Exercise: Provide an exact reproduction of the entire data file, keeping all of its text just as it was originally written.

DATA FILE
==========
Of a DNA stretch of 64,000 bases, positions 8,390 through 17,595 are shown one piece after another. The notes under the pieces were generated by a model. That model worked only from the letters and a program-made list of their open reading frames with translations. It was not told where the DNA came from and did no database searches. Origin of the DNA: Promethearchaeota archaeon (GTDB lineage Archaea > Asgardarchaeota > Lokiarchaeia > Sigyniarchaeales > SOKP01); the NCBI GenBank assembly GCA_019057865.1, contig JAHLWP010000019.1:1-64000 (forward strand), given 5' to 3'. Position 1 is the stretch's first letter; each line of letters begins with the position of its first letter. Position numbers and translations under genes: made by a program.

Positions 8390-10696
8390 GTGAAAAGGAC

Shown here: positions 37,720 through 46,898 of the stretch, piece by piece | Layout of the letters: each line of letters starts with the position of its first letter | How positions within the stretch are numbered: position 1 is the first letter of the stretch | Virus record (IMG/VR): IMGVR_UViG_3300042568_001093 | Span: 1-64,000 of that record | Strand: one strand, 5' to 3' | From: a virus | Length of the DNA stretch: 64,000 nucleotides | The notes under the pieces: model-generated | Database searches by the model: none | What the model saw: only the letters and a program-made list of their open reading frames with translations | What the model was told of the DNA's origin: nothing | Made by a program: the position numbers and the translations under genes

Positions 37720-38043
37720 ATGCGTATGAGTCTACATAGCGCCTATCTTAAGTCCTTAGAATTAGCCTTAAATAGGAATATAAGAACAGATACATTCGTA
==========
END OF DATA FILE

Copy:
Of a DNA stretch of 64,000 bases, positions 8,390 through 17,595 are shown one piece after another. The notes under the pieces were generated by a model. That model worked only from the letters and a program-made list of their open reading frames with translations. It was not told where the DNA came from and did no database searches. Origin of the DNA: Promethearchaeota archaeon (GTDB lineage Archaea > Asgardarchaeota > Lokiarchaeia > Sigyniarchaeales > SOKP01); the NCBI GenBank assembly GCA_019057865.1, contig JAHLWP010000019.1:1-64000 (forward strand), given 5' to 3'. Position 1 is the stretch's first letter; each line of letters begins with the position of its first letter. Position numbers and translations under genes: made by a program.

Positions 8390-10696
8390 GTGAAAAGGAC

Shown here: positions 37,720 through 46,898 of the stretch, piece by piece | Layout of the letters: each line of letters starts with the position of its first letter | How positions within the stretch are numbered: position 1 is the first letter of the stretch | Virus record (IMG/VR): IMGVR_UViG_3300042568_001093 | Span: 1-64,000 of that record | Strand: one strand, 5' to 3' | From: a virus | Length of the DNA stretch: 64,000 nucleotides | The notes under the pieces: model-generated | Database searches by the model: none | What the model saw: only the letters and a program-made list of their open reading frames with translations | What the model was told of the DNA's origin: nothing | Made by a program: the position numbers and the translations under genes

Positions 37720-38043
37720 ATGCGTATGAGTCTACATAGCGCCTATCTTAAGTCCTTAGAATTAGCCTTAAATAGGAATATAAGAACAGATACATTCGTA